According to a new study, published in the prestigious medical journal Cell Metabolism, a brain enzyme may be the key in controlling appetite and weight loss. Researchers from the College of Medicine of Yeshiva University were able to find a brain enzyme called p70 S6 Kinase 1 (or S6K) as the responsible for regulating people weight gain and obesity.
According to the study, researchers focused on enzymes produced in the hypothalamus, a gland located deep within the brain that is credited for controlling different body functions such as body temperature, thirst and hunger. The nerve cells present in the hypothalamus respond to stimulus exerted by certain nutrients such as carbs, proteins, and fats. Then, these hypothalamus cells send signals to increase or decrease food and liquid intake according to what they have sensed. The enzyme also adjust metabolic rates and physical activity accordingly. Researchers, led by Dr. Gary J. Schwartz, found that the enzyme, named p70 S6 Kinase 1, or S6K, and its biochemical pathway is nutrient-sensitive.
The Study’s Results
Researchers took an animal system (rats) and injected them with certain viruses that could raise or lower the S6K enzyme activity. What they found was that when the enzyme’s activity was increased, a reduction in food intake was observed. Also, a reduction in body weight was obtained and a reduction in small peptides (small amino acids chains) involved in feeding stimulation. On the contrary, when the enzyme activity was lowered there was an increase in feeding, in small peptide production, and an increase in body weight.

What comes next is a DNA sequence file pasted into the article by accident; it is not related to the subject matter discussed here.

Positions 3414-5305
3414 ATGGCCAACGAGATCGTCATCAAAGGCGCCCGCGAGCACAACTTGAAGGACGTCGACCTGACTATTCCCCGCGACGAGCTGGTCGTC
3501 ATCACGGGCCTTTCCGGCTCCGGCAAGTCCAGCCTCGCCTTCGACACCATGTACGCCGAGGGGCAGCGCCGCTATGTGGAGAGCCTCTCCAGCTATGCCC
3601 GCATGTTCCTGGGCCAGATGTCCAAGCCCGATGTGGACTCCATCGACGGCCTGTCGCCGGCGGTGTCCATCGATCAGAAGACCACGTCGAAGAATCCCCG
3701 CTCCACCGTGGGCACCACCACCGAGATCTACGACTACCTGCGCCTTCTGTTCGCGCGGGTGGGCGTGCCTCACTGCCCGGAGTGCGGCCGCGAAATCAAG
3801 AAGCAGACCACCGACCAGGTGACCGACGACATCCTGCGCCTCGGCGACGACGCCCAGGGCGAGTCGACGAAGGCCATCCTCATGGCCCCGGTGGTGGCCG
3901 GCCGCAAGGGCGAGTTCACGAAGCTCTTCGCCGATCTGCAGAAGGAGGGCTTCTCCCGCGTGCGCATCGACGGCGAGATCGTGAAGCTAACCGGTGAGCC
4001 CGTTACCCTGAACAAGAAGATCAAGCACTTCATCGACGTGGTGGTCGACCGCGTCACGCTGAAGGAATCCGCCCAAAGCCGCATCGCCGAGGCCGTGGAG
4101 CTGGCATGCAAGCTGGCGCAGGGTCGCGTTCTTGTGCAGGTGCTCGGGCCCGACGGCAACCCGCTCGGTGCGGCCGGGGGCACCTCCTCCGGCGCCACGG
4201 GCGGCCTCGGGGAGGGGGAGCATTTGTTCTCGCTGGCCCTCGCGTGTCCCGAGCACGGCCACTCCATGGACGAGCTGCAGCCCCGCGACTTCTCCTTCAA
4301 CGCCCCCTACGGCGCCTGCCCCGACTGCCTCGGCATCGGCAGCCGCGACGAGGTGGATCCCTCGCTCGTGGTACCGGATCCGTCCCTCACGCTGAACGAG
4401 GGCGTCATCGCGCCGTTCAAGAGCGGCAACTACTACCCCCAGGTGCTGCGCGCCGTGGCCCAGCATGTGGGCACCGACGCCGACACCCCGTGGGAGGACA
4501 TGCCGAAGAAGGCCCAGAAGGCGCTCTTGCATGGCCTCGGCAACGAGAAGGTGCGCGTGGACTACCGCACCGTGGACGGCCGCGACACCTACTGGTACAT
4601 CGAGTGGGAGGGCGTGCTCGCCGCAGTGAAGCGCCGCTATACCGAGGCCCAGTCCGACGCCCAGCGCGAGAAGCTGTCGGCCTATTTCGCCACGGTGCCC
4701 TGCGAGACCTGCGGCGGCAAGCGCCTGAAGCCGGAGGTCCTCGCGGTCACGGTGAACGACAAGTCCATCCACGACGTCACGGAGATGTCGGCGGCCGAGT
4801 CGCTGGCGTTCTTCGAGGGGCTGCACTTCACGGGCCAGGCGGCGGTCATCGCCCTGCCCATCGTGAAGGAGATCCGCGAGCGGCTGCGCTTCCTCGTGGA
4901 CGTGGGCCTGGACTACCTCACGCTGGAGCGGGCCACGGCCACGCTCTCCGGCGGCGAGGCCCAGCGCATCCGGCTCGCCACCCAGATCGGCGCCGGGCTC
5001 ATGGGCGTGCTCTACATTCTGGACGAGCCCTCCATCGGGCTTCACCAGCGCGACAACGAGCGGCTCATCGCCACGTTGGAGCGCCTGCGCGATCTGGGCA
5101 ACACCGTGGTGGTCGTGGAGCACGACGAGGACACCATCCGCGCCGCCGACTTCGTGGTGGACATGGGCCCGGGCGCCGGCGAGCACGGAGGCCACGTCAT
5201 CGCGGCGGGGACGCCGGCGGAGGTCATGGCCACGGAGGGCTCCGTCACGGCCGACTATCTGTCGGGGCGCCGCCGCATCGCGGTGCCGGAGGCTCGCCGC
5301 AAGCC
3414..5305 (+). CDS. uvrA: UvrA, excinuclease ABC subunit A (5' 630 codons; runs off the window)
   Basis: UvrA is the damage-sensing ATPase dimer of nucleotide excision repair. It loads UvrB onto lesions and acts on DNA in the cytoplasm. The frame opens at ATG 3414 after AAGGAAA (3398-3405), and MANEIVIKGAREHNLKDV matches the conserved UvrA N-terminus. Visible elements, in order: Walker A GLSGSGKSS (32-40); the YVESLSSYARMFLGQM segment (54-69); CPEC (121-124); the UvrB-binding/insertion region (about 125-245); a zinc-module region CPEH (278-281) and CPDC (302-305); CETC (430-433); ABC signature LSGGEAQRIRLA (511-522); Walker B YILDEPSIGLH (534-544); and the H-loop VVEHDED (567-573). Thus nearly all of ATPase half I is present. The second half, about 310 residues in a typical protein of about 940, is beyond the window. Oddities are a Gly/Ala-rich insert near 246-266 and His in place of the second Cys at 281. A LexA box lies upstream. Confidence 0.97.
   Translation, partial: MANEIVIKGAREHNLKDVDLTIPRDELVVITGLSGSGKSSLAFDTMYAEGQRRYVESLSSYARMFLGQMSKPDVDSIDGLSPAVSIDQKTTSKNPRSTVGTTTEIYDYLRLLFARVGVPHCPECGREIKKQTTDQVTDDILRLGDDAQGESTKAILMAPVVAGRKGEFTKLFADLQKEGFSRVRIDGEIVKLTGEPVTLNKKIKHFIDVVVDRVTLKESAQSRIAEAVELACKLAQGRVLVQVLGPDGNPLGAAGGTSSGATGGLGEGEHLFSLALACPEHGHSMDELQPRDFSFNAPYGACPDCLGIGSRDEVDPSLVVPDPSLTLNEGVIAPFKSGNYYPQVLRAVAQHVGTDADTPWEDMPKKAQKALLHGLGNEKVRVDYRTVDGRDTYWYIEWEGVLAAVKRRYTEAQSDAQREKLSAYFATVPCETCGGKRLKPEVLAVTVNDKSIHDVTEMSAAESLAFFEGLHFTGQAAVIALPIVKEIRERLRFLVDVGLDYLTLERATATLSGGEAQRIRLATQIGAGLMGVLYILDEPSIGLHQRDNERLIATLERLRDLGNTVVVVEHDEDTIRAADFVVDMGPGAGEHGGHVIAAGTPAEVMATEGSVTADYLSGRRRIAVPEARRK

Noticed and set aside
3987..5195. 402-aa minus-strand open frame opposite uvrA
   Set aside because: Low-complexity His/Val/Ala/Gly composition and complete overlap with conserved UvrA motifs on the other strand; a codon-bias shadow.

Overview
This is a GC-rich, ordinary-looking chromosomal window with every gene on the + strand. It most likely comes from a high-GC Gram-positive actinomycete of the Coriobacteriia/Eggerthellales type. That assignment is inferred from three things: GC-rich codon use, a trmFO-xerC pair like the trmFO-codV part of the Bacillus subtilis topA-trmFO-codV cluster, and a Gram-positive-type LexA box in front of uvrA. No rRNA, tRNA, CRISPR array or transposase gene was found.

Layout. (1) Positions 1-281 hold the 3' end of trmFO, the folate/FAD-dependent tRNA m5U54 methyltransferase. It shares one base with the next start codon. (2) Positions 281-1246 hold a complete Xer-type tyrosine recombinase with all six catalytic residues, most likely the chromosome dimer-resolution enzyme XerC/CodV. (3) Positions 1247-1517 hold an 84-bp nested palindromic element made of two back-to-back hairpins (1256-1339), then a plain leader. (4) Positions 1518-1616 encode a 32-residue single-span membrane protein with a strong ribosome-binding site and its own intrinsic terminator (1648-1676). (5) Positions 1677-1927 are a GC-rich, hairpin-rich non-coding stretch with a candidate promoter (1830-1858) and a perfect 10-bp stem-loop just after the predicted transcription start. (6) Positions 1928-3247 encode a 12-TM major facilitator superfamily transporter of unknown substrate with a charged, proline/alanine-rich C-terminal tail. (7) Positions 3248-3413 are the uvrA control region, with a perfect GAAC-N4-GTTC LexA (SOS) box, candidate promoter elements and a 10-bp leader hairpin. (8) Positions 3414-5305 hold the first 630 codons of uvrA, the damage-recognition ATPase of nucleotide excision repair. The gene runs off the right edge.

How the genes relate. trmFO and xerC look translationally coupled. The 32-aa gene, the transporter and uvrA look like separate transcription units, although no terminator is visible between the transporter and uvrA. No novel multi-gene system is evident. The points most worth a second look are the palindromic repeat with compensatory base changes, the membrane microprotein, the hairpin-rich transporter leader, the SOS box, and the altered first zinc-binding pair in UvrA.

Researchers also found that rats on a high-fat diets which were given the S6K-enhancing virus, overate less and gained weight slower than control animals. In addition, the animals had lower body-fat contents and better glucose tolerance than the control group.
The Study´s Implication for Humans
Although the study was made on an animal system it demonstrated that the brain enzyme S6 Kinase 1, or S6K, act as food-sensing thermostat. By regulating the activity of this enzyme the feeding behavior and metabolism of a mammalian could be regulated to maintain a normal energy balance, thus to keep body weight in check. Also, drugs could be researched that enhance or depress the S6 kinase activity to increase/decrease body weight as needed.
Clémence Blouet, Hiraku Ono and Gary J. Schwartz. 2008. Mediobasal Hypothalamic p70 S6 Kinase 1 Modulates the Control of Energy Homeostasis. Cell Metabolism, Volume 8, Issue 6, 459-467
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